The inspiring story of, the 2014 winner of Santa Barbara’s TeenStar competition, has entered a new chapter. A short film based on her story is headed to the Cannes Film Festival next week, along with the filmmakers. Their goal: to share her story with the world and to seek funding for a full-length documentary.
“This story is too important, too inspiring to not share it with the world,” said the film’s executive producer and head of Teen Star Joe Lambert. “Mary Grace is a very special individual and a very determined little girl.”
Mary Grace Langhorne suffered a rare autoimmune disease in 2013 when her family returned from a vacation. It virtually paralyzed this once-healthy girl and early prognosis suggested she’d never walk again. But singing got her through her painful treatments and the Teen Star competition gave her something to work toward. She auditioned and won the contest in 2014 while in a wheelchair.
Michael Johansen had documented Mary Grace’s story as part of a short documentary on the Teen Star contest in 2014. In that video, Mr. Lambert said that his “hope and prayer” was for Mary Grace to walk on stage when she sang her outgoing song at the following year’s competition.
Those who attended this February’s Teen Star saw that Mr. Lambert’s hopes came true: Mary Grace walked on stage in high heels and sang an original, smoky jazz number. The high heels, by the way, were not just a fashion choice: the shoes helped her still-recovering legs move better.
Back in September 2014, when Mary Grace took her first steps, Mr. Lambert’s Teen Star crew was amazed.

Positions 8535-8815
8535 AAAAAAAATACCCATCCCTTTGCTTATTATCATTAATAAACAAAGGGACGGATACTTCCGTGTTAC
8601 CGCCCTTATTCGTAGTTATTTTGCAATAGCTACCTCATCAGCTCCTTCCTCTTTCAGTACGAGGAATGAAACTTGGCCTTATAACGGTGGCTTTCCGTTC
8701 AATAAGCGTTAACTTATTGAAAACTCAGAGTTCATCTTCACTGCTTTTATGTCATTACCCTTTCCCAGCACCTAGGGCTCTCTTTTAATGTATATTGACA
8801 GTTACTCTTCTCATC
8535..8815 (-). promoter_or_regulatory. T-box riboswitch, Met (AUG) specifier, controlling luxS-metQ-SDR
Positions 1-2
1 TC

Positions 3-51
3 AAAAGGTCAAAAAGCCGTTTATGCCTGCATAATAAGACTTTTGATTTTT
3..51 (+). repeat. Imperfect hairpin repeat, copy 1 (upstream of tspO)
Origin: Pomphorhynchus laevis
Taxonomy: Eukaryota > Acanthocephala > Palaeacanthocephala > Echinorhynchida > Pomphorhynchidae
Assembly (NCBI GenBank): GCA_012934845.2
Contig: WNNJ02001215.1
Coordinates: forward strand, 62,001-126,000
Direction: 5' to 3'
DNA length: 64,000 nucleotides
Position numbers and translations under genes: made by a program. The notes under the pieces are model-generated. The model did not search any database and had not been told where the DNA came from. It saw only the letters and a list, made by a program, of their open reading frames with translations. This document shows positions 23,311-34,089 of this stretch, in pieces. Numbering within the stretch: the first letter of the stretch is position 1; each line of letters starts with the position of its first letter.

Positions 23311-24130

“That’s when we decided,” Mr. Lambert said. “This is nothing short of miraculous, and it all revolves around her music and Teen Star. Music was a big part of her healing. Dave and Pam and Claudia came together and decided to do a documentary on her journey.”
Dave Jenkins of Dajen productions and director of Teen Star agreed to edit; Pam Brandon, Teen Star stage manager, decided to direct; and Claudia Lapin joined to write and help fund the video. The budget for the project is $10,000, but that doesn’t account for the hours of labor put into the film.
This is Pam Brandon’s first documentary as director and her second film as a producer. She said that the hardest part was deciding how to shape the documentary and what story to tell.
“There’s a lot more to this story,” she said.
“What Pam really captured was the agony of what Mary Grace went through and the victoriousness of her walking,” said Mr. Lambert.
All four filmmakers are traveling to Cannes, where the film is being shown as part of the American Pavilion’s Emerging Filmmaker Showcase.
According to the Pavilion’s website, the showcase provides “an opportunity for emerging filmmakers to have their works seen by Cannes Festival and Film Market attendees.” All 22 films in the Pavilion will be screened May 18 and prizes will be awarded. The marketplace is another opportunity for the film to be seen by buyers and future producers.
“A feature film would be the ideal outcome,” said Mr. Lambert. “We’re pleasantly surprised and absolutely thrilled. The four of us have become not just a team but good friends.”
The 68th Annual Cannes Film Festival runs May 13-24. The trailer for the film can be seen at newspress.com.